TOKYO, Japan — The 11th and penultimate day of the Tokyo 2020 Paralympics has been one filled with bronze and silver for Team USA. Today in store we’ve got: Nick Mayhugh steadily becoming a legend of the track, a victory for the U.S. women’s wheelchair basketball team and a series of long-awaited (and short-awaited) podium dreams achieved.
Starting with today’s canoe sprint, Steven “Blake” Haxton won silver in the men’s Va’a single 200m – VL2 Final A. He had placed fourth in the PR1 single sculls at Rio 2016, and finally got his day in the sun this morning, despite the clouds hanging over Tokyo. Kaitlyn Verfuerth finished fifth in the women’s kayak single 200m KL2 Final B.
Evan Medell won bronze in men’s Taekwondo K44 + 75kg in his match against Costa Rica’s Andres Esteban Molina Gomez 13-11, making him the first Team USA athlete to medal in the brand new Paralympic sport. Medell had won his quarterfinal match against Libya’s Mohamed Abidar with a final score of 22-19, but had lost the semifinal to Croatia’s Ivan Mikulic 9-28.
On the court, the U.S. Women’s Wheelchair Basketball team won the Bronze Medal against Germany 64-51, led by Lindsey Zurbrugg with 22 points. For a young team like the U.S. with nine rookies, this result is a huge step for their growth.
“I’m really happy to have ended with such a great game today,” said Zurbrugg.
In archery, U.S. team Emma Ravish Rose and Eric Bennett lost to Russian Paralympic Committee team Margarita Sidorenko and Kirill Smirnov with final set points of 2-6.
There’s always news on the track, and the name that keeps coming up on the jumbotron is Nick Mayhugh. He won gold in the men’s 200m T37, breaking the world record he’d set the previous day with a time of 21.91. Not only was his third gold medal, but he’d also won silver in the men’s 400 T37 and broke three world records– all at his Paralympic debut.
“The first thing I’ll ask is, ‘What’s next?’ Let’s go make some more history!” Mayhugh told Team USA officials about he plans on doing after he goes home and gets some rest.
In the women’s 200m T47, Brittni Mason won silver with a personal best time of 25.00 as Lisbeli Marina Vera Andrade of Venezuela won the gold. This was Mason’s third medal at her first Paralympic games. In the same race, Deja Young placed fifth with a time of 25.53.
“Amazing athlete, definitely had me on my toes, definitely pushed me to be my best at this games and that’s all you can ask for. You know, it’s not really fun if you guys don’t push each other from different countries and have that competition to have an exciting race,” said Mason about fellow competitor and champion vera Andrade.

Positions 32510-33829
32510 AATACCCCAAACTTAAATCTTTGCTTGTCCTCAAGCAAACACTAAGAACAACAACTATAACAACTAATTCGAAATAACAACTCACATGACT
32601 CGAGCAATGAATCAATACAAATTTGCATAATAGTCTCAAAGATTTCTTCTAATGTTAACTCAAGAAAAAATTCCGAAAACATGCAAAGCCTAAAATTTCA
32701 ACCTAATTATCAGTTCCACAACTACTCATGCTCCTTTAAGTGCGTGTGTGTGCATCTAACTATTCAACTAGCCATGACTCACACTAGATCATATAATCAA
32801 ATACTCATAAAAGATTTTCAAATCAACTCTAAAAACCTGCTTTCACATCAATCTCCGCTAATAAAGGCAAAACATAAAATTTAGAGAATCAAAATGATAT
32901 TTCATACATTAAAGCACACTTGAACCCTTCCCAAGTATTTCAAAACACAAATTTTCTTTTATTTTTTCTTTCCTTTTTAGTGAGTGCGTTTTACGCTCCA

Alexa Halko ran her season-best to earn bronze in the women’s 800m T33 with a time of 2:02.2, and Eva Houston placed sixth in the same race with a time of 2:21.21.
Another bronze, this time for Isaac Jean-Paul in the men’s long jump T13 on his sixth attempt with a distance of 6.93 meters. He achieved his medal on the last track and field day of his first Paralympic games.
Once again, it’s bronze– this one earned by Kym Crosby in the women’s 400m T13 with a time of 58.06, her personal best. In the same race, Erin Kerkhoff placed ninth with a personal best time of 58.06.
In the men’s 200m T64, Jarryd Wallace won the– you guessed it– bronze medal at his first Paralympic medal after competing at three Paralympics. He earned it with a season-best time of 22.09.
“Third games, the podium having eluded me on my prior two. . . to be able to have competed [and] placed bronze against the strongest amputee field in the history of Paralympic sport is… it’s amazing,” said Wallace.
Jonathan Gore got fourth place with a time of 22.66 in the same race.
“I’m feeling really good. I didn’t have the start that I wanted, but I executed it well. . . thank you to everybody that supported me,” said Gore.
Also in athletics, we had Marshall Zachary placing sixth in the men’s 200m T35 with a time of 27.73the men’s 400m T47, while Tanner Wright placed fourth with a time of 49.36. And lastly, Noella Lambert came in sixth place in the women’s 100m T63.
Before we close out today’s recap, big news on the closing ceremony– two-time Paralympic medalist and wheelchair basketball player Matt Scott has been selected as the flag bearer who will lead Team USA into the Tokyo Stadium tomorrow night, Sunday, Sept. 5.
“I’m overflowing with gratitude. It’s an indescribable privilege to carry the flag that will lead myself, my team and the rest of our delegation,” he told Team USA officials.
That’s all for today, we’ll see you again tomorrow for the final day of the Tokyo 2020 Paralympics!